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JimizoToday 01:32 pm JST
Sunak better play a blinder here.
That would be a first.
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wolfshineToday 06:09 pm JST
I am sure that he is either being taken out of context, or being misquoted. Outright fabrication is another possibility.
Taken in the context of everything else that was disclosed, it seems quite plausible to me. From The Independent:
*"In a damning assessment, Sir Patrick told the inquiry the health messages had been “very clear”, that mixing with people you weren’t living with in an enclosed environment was a *“high-risk activity”.
“That policy [Eat Out to Help Out] completely reversed it to saying we will pay you to go into an environment with people from other households and mix in an indoor environment for periods extended over a couple of hours or more.”
*Asked whether Mr Sunak knew the policy would push up Covid infections before rolling it out, Sir Patrick said he would be “very surprised” if not, directly contradicting a claim in the now prime minister’s own witness statement.*
Mr Sunak said he “did not recall” any concerns about the scheme, including from Sir Chris and Sir Patrick.
*In another embarrassing diary entry, Sir Patrick revealed that the ex-chancellor said Covid was “all about handling scientists, not handling the virus”, in a push to open up the economy after the first lockdown."*
I think someone who was prepared to go ahead with the Eat Out To Help Out scheme, possibly knowing the dangers, would be quite relaxed about letting people die.
*"The diary entries also detailed the October 2020 meeting with Mr Johnson in which he argued that said most people who die “have reached their time anyway”. The then prime minister said: “I really don’t want to do another national lockdown,” according to Sir Patrick’s diaries.*
*In one entry, Mr Vallance said Britain had “a weak, indecisive PM”. The chief scientist that Mr Johnson found it “a real struggle” to understand some Covid graphs and was “bamboozled” by scientific modelling.*
*In an entry from May 2020, Sir Patrick wrote: “PM still confused on different types of test. He holds it in his head for a session and then it goes.” In another humiliating passage for Mr Johnson, Sir Patrick wrote: *“Watching the PM get his head around stats is awful.”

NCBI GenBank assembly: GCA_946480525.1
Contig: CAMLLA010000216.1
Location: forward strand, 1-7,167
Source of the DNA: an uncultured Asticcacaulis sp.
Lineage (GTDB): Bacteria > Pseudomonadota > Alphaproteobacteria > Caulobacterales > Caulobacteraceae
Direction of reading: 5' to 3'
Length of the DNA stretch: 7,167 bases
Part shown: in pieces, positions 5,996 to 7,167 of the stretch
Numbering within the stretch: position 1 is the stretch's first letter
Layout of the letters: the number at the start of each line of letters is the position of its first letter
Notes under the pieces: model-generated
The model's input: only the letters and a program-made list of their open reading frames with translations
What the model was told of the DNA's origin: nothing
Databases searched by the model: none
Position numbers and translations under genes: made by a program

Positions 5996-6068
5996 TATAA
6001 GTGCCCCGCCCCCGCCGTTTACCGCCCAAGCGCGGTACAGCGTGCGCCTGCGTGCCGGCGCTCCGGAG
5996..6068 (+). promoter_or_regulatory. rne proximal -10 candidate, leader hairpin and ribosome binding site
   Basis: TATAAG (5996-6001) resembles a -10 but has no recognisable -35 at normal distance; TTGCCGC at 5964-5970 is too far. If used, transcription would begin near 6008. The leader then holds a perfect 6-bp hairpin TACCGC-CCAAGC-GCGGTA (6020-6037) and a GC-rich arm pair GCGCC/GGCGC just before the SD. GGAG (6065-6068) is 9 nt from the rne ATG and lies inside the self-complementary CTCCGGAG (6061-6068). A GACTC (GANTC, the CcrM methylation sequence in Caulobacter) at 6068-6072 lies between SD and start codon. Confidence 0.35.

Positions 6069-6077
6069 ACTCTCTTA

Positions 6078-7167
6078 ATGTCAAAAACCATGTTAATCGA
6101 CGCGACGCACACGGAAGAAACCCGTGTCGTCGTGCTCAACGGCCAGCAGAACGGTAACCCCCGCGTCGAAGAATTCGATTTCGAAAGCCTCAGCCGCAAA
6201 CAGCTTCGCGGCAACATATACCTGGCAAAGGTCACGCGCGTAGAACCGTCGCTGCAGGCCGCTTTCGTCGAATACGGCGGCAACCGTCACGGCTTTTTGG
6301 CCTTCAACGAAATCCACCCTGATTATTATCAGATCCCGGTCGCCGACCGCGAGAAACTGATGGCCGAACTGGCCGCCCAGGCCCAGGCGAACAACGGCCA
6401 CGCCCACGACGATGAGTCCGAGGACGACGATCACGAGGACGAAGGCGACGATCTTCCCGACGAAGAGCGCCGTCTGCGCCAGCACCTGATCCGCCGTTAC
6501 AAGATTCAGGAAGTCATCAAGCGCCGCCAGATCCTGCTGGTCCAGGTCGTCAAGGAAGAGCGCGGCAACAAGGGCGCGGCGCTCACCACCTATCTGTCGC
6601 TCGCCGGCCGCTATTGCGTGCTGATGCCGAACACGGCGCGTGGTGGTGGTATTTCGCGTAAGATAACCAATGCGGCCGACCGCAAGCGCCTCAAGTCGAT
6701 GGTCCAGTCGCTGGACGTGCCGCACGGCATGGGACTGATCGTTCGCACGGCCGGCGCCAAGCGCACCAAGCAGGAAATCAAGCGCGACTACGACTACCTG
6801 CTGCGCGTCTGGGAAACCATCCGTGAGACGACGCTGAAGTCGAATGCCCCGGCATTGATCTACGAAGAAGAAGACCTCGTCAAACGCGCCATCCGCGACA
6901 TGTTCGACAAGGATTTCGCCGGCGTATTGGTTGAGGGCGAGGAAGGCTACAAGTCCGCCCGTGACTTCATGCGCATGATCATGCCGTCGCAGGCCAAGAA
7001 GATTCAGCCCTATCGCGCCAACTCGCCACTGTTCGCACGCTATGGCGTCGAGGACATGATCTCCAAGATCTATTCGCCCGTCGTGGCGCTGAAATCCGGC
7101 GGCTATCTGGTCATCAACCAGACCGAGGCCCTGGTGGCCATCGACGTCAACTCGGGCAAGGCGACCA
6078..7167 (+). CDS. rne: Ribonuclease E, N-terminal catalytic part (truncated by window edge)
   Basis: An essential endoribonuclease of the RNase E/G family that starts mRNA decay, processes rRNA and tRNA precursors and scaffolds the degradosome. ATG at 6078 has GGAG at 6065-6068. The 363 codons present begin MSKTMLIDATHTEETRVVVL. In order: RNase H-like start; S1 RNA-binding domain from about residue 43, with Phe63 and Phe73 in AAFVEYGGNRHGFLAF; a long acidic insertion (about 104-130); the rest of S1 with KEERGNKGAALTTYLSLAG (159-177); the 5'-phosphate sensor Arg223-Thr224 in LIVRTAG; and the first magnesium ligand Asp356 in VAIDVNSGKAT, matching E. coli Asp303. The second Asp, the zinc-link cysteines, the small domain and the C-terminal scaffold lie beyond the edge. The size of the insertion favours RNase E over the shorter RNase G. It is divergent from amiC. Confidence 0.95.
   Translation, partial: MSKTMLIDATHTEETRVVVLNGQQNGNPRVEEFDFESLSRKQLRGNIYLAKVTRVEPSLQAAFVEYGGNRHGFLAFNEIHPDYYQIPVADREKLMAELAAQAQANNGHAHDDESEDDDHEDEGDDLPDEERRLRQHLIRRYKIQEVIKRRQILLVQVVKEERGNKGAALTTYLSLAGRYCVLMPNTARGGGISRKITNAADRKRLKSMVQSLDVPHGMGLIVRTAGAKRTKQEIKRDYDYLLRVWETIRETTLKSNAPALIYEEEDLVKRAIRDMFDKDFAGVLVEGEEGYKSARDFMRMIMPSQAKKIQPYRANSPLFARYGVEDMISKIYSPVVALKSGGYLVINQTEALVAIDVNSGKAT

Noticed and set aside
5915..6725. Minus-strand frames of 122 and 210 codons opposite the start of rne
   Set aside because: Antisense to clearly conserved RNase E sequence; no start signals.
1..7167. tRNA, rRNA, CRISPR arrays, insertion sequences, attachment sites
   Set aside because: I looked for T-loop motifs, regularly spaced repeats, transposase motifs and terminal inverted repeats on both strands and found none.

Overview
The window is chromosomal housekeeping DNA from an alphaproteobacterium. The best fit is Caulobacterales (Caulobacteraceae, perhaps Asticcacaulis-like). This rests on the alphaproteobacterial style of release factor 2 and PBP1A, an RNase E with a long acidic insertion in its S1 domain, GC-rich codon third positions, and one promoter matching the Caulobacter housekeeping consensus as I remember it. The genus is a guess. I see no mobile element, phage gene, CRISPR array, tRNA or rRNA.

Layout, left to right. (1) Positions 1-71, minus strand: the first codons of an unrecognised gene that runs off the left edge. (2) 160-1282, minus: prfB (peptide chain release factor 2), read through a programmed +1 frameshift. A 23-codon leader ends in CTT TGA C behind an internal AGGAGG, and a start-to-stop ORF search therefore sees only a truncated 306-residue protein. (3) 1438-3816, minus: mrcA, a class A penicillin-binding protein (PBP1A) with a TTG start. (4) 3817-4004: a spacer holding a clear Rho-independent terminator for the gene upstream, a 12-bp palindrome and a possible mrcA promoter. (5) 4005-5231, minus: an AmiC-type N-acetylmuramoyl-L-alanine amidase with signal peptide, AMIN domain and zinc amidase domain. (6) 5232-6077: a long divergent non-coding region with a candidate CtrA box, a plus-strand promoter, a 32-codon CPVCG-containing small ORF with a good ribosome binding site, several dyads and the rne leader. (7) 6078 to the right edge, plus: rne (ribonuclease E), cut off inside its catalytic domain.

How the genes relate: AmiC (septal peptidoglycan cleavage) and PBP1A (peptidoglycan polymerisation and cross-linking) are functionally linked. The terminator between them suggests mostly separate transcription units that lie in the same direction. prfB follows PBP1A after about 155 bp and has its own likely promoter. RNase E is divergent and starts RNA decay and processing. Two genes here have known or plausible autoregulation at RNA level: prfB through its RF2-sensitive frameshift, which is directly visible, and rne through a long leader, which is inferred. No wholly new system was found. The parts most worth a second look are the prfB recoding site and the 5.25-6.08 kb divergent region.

In recent years, there is no group more self-righteous, embellishing, opportunistic, and downright morally vacuous than the quarantine warriors. Their philosophy ravaged a generation of culture, economic stability, and the notion of individual rights."
If you're prepared to give any credence to what else he has to say about Boris Johnson and how the COVID crisis was managed in the UK, he and his administration do not emerge with much more credit.
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BertieWoosterToday 05:54 pm JST
This "quote" is a) out of context and b) what Vallance said that Sunak said. As many have pointed out, it's hearsay and as such, I wonder why it gets reported here.
It was disclosed in an official public inquiry in the UK, this is the World News section, and other media outlets are carrying the story. Why wouldn't it get reported here?
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Harry_GattoToday 03:04 pm JST
All of you hitting on Sunak with no evidence to confirm that that was what he actually said, after all, none of you were there to hear it for yourselves.
It all comes down to who you think has more integrity then. If Sir Patrick Vallance believed what Dominic Cummings said, wrote it down and didn't try to stop it coming out in the inquiry, I'm a bit inclined to believe Sunak did actually say it.
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bass4funkToday 09:12 am JST